Residents demand change after girl nearly struck by SUV while crossing street in San Mateo, California

An investigation is underway after a little girl was almost hit by a moving vehicle last week in San Mateo, California, police said.

Jison Hong was at a traffic stop on Sept. 14 when the camera on her dashboard caught a girl on a scooter nearly being struck by a dark SUV that did not stop for the girl and her family as they crossed the street.

The barreling vehicle hit the front part of the girl’s scooter, causing her to fall forward, but no serious injuries have been reported.

The incident occurred near Franklin Parkway in the Bay Meadows neighborhood, KTVU reported.

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Police have identified the speeding driver as an inexperienced teenage boy.

"If it had been, you know, a few seconds later she could've gotten seriously injured," Hong told ABC7. "Still, my heart kinda pounds every time I kinda think back to that moment."

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The girl's father told the station that she is doing just fine, but the family is still in shock.

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“I’m very grateful to the community for their support and to city government for their quick action on this particular crosswalk but also hoping for lasting improvements to other crosswalks like this,” he said.

Hong and her neighbors have notified the city of issues at the intersection several times over the years.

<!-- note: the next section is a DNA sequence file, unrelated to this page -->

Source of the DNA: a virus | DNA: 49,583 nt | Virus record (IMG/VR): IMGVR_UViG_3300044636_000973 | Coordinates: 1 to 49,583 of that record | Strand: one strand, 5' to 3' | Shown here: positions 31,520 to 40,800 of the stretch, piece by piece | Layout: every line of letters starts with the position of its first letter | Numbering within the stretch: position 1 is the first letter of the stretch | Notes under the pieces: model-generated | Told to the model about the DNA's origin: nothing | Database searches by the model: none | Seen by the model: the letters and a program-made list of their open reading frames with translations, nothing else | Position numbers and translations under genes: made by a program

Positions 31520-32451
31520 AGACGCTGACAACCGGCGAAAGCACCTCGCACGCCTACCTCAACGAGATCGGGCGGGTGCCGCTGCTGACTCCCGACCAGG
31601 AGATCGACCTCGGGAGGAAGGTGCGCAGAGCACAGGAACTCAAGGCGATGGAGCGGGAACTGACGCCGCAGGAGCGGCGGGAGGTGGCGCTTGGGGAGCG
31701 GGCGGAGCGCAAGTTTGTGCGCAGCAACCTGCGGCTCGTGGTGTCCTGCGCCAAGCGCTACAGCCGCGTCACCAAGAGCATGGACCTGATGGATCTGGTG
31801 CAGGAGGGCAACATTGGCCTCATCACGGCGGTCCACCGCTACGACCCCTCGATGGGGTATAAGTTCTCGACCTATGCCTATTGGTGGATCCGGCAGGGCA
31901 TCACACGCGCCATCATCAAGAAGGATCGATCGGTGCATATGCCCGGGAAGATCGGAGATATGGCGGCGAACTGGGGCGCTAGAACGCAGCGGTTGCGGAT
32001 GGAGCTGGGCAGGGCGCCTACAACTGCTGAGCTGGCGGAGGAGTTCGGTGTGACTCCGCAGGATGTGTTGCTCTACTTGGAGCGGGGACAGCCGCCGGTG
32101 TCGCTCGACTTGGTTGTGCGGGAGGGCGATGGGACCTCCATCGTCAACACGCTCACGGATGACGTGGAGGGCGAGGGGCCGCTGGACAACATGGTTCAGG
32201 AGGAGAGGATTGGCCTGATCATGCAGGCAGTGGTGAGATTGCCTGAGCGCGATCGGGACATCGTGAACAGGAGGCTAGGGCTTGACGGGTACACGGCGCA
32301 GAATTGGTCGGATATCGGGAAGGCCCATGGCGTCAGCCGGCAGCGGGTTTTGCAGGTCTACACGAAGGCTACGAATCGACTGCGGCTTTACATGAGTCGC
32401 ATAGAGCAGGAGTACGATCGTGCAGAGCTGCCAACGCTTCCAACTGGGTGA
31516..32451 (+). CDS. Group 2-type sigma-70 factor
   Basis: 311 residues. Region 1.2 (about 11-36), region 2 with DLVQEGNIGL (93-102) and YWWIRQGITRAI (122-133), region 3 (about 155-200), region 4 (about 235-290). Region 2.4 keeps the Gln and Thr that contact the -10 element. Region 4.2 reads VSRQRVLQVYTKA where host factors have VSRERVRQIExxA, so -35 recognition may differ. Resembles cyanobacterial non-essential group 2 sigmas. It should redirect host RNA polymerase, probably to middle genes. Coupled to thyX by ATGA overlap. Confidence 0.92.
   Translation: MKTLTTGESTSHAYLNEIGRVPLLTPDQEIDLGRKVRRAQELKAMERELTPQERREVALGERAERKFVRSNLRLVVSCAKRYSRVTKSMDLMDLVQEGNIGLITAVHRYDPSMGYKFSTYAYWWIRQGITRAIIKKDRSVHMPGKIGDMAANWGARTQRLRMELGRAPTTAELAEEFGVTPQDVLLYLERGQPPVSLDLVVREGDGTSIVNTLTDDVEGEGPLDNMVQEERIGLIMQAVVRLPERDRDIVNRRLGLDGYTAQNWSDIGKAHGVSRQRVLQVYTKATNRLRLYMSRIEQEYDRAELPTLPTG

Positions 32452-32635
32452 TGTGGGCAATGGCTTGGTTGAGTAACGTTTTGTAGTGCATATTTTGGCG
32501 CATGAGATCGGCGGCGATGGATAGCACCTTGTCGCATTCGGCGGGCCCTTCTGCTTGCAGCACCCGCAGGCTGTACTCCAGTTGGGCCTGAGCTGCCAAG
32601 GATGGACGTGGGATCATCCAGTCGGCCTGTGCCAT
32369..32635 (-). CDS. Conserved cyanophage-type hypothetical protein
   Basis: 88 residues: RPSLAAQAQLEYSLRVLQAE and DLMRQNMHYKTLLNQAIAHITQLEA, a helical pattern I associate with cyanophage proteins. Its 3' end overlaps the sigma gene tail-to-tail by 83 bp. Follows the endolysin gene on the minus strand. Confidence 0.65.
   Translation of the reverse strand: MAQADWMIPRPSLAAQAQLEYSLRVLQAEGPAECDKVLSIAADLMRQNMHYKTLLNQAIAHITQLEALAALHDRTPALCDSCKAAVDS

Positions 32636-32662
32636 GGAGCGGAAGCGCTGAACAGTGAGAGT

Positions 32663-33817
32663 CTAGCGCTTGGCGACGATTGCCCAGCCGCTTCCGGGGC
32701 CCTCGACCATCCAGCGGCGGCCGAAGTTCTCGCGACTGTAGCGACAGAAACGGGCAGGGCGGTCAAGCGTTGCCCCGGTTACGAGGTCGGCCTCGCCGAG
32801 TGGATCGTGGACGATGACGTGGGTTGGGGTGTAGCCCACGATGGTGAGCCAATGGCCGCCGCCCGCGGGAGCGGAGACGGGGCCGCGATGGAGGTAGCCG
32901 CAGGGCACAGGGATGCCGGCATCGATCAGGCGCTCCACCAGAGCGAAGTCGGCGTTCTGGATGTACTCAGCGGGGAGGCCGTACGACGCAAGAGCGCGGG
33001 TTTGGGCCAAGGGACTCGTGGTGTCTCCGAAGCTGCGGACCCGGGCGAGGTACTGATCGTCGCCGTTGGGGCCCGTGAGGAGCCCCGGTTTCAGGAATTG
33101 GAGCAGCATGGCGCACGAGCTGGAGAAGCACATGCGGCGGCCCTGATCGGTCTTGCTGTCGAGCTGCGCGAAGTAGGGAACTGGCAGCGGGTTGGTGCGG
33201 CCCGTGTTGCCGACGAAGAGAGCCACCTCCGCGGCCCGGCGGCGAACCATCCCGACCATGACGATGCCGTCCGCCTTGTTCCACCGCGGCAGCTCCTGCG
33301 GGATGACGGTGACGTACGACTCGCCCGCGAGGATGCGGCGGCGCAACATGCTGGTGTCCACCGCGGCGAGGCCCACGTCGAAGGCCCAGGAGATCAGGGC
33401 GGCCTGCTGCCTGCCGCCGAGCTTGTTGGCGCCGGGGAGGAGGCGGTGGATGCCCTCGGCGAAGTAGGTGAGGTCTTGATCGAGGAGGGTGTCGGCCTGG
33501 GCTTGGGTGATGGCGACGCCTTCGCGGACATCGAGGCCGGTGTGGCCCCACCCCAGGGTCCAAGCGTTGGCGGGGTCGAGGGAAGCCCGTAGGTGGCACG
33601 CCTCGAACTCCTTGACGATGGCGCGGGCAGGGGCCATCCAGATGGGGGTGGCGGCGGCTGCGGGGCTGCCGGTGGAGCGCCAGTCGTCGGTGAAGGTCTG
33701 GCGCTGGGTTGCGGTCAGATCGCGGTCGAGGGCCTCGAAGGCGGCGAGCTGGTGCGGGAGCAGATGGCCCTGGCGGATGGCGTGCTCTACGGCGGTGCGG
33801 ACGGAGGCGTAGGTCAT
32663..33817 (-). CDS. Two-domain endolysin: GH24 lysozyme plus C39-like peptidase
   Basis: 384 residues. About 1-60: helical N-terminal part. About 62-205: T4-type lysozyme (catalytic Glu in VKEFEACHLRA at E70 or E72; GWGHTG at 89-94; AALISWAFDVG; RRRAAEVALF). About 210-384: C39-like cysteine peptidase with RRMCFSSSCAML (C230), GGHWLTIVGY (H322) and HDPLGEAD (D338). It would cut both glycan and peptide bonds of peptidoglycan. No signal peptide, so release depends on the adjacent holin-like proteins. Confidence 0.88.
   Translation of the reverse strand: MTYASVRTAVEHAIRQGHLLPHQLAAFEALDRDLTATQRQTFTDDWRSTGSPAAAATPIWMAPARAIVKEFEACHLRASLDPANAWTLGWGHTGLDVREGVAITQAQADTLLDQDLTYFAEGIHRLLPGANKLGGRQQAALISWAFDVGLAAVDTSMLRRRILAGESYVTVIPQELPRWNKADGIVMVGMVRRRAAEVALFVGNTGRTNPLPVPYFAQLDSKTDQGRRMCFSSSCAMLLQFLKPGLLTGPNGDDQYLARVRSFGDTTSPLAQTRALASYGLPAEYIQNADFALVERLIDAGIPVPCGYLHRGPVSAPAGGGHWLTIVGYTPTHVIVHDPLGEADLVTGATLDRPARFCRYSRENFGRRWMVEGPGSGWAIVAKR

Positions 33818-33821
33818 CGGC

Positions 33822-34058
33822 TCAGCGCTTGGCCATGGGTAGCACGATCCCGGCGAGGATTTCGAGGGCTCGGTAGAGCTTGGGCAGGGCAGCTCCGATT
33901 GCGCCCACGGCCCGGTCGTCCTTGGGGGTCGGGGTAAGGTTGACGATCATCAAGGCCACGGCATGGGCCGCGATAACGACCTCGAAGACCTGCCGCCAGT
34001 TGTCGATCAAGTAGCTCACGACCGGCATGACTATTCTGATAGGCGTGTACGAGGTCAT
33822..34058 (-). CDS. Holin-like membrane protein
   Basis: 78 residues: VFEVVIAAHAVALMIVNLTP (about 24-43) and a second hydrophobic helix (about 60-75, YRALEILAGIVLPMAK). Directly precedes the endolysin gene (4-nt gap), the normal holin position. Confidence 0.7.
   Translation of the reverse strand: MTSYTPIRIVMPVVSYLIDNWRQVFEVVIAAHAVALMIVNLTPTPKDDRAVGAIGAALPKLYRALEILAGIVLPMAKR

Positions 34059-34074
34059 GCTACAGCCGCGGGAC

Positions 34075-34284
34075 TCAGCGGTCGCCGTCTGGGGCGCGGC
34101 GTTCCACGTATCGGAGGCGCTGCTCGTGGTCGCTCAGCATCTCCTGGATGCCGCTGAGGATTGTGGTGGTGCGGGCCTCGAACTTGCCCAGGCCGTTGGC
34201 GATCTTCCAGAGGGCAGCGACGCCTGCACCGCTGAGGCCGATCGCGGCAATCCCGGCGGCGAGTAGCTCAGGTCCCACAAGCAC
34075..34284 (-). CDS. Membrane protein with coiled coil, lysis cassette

"We are monitoring the traffic in that area so that we can continue to be proactive and make sure that the area continues to be safe for the residents and pedestrians and other motorists,” Officer Alison Gilmore of the San Mateo Police Department said in response.

City Manager Drew Corbett issued a statement, saying the incident could have been prevented.

"When something like this happens we have to ask why, and as a result we're taking immediate action to further improve safety at this intersection. Our Council prioritizes neighborhood traffic safety and in response to this incident we're increasing pedestrian visibility and reducing speeds in this area while we continue to look at longer term options that legally require more analysis," his statement continued. "We also need a community-wide approach to improve roadway safety and everyone, whether you're driving, biking or walking, plays a role in making sure we protect each other."

Long-term solutions include implementing safety improvements, such as stop signs, lane closures or speed reductions, under the state vehicle code. The city also says it will continue to collect and analyze data to improve traffic safety efforts.


Featured Image via KTVU FOX 2 San Francisco